Five years after Kebithigollewa massacre :
Sisudiriya , a boon for schoolchildren
President Rajapaksa’s visit
at the scene in Kebithigollewa
No human rights watchmen seem to remember what happened on June 15,
2006 around 7.30 in the morning in Kebithigollewa, a remote village in
the Anuradhapura district.
To Sri Lankans that was the climax of terrorist destruction. It was a
few days after the collapse of the peace talks between the Sri Lankan
Government and the LTTE.
Two directional claymore mines were triggered off targeting a
jampacked bus plying to Kebithigollewa in which infants, school
children, pregnant women going to maternity clinics were majority of the
commuters. Sixty four innocent civilians including 15 children were
killed and 87 were injured following the blast.
At least 160 commuters could have been in the bus. All the victims
were from the Sinhala villages of Yakawewa, Halmillawewa, Kanugahawewa,
Thalgahawewa and Nikawewa in the far end of the Anuradhapura district.
Many of the schoolchildren were studying for their Year 5 scholarship
examination and they were just ten year olds.
Children of the Sisudiriya program at Temple Trees
President Mahinda Rajapaksa visited the site where lines and lines of
dead bodies were laid on the floor of the hospital amidst weeping
mothers, fathers and children.
The United States condemned the attack, noting: “This vicious attack
bears all the hallmarks of the Liberation Tigers of Tamil Eelam.
It is a clear violation of the Ceasefire Agreement that the Tamil
Tigers claim to uphold.”
The incident not only steeled the determination of the Government to
completely wipe out terrorism yet but also sowed the seeds for a special
project to boost the morale of the young generation living a hard life
in similar areas.
This thought gave rise to ‘Sisudiriya’ National program enhancing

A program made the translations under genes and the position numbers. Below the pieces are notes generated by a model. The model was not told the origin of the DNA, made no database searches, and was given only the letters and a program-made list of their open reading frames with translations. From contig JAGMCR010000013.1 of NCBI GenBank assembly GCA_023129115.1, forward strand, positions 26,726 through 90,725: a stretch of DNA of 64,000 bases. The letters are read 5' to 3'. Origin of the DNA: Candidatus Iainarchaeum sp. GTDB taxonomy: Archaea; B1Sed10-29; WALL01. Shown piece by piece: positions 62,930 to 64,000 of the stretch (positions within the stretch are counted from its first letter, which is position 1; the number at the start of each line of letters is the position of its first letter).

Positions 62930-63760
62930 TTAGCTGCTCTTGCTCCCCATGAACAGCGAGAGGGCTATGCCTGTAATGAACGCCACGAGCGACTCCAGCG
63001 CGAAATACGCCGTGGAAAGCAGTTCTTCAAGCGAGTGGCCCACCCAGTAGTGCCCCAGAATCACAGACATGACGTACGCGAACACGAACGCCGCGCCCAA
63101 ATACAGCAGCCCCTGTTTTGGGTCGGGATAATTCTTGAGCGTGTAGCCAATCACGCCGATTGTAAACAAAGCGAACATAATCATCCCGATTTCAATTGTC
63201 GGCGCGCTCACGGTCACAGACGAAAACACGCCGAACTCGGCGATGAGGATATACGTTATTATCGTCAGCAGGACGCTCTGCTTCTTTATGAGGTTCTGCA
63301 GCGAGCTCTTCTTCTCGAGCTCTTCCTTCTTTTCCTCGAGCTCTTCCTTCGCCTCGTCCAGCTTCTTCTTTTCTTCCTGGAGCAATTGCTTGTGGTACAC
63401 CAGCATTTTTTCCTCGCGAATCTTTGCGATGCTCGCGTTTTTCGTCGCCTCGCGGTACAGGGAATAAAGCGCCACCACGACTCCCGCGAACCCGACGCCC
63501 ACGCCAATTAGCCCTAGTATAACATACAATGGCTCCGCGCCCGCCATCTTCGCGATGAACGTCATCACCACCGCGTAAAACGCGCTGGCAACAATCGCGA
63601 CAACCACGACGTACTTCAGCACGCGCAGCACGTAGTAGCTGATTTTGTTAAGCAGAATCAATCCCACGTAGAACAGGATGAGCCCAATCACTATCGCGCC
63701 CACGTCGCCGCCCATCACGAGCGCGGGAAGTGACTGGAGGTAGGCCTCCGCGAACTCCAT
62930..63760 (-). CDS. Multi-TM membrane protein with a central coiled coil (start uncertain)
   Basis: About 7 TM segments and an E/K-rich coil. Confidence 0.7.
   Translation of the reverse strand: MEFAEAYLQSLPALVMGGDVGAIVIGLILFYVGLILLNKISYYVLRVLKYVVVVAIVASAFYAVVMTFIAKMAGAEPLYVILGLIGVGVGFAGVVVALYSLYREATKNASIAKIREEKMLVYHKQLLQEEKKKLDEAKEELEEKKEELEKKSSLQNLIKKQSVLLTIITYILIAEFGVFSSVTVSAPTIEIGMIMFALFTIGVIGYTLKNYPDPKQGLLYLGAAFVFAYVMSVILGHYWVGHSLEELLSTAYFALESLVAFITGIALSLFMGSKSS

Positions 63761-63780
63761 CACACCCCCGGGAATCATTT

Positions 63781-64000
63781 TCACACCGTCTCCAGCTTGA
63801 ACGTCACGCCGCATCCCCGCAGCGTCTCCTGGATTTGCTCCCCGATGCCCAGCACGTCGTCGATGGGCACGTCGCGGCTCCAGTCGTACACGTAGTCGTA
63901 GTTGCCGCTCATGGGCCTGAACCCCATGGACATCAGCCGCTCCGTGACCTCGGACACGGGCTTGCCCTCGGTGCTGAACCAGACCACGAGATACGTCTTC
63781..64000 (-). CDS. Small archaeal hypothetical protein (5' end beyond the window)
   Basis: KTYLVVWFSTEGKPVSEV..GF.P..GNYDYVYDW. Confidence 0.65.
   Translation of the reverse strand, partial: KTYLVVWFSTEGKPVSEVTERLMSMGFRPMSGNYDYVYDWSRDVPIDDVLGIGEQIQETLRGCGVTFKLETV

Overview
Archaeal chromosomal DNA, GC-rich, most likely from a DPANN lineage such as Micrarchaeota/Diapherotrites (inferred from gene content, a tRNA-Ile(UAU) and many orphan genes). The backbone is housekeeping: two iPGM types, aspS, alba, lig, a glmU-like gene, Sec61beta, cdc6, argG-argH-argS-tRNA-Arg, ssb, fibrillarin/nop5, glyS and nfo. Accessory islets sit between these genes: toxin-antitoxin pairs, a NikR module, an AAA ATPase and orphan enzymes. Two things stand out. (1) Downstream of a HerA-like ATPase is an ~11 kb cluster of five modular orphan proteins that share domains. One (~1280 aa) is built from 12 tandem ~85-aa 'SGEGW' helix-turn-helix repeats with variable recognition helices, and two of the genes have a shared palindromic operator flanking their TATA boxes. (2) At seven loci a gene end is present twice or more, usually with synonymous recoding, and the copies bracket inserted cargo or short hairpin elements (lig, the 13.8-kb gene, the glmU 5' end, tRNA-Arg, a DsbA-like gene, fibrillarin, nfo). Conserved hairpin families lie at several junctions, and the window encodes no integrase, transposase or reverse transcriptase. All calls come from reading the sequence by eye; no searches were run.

knowledge and virtues of schoolchildren from areas in the North Central,
North Western, Northern and Eastern provinces. ‘Sisudiriya is the
brainchild of President Mahinda Rajapaksa.
This national program continues to shape and mould the talented young
generation for full five years under the umbrella of ‘Northern Spring’
(‘Uthuru Wasanthaya’, ‘Wadakkin Wasantham’) As of today hundreds of
schoolchildren of all ages are benefited through this project,
especially those who are from Ampara, Batticaloa, Trincomalee, Vavuniya,
Mannar, Mullaithivu, Kilinochchi, Jaffna, Anuradhapura and Polonnaruwa.
The program is organised and monitored by the Social Development
Affairs unit of the Presidential Secretariat. “Our intention is to
create a new generation with virtue committed to develop a peaceful
society by making them positive thinkers through passing messages of
humanity by different approaches,” Director of the Social Development
Affairs Unit Nandana Wijesinghe, said.
The Kebithigollewa massacre
“We need to raise them to be Change Agents who can make a change in
the societies they live in to create a serene environment for everyone
of the community to live in,” Wijesinghe said. What needs to be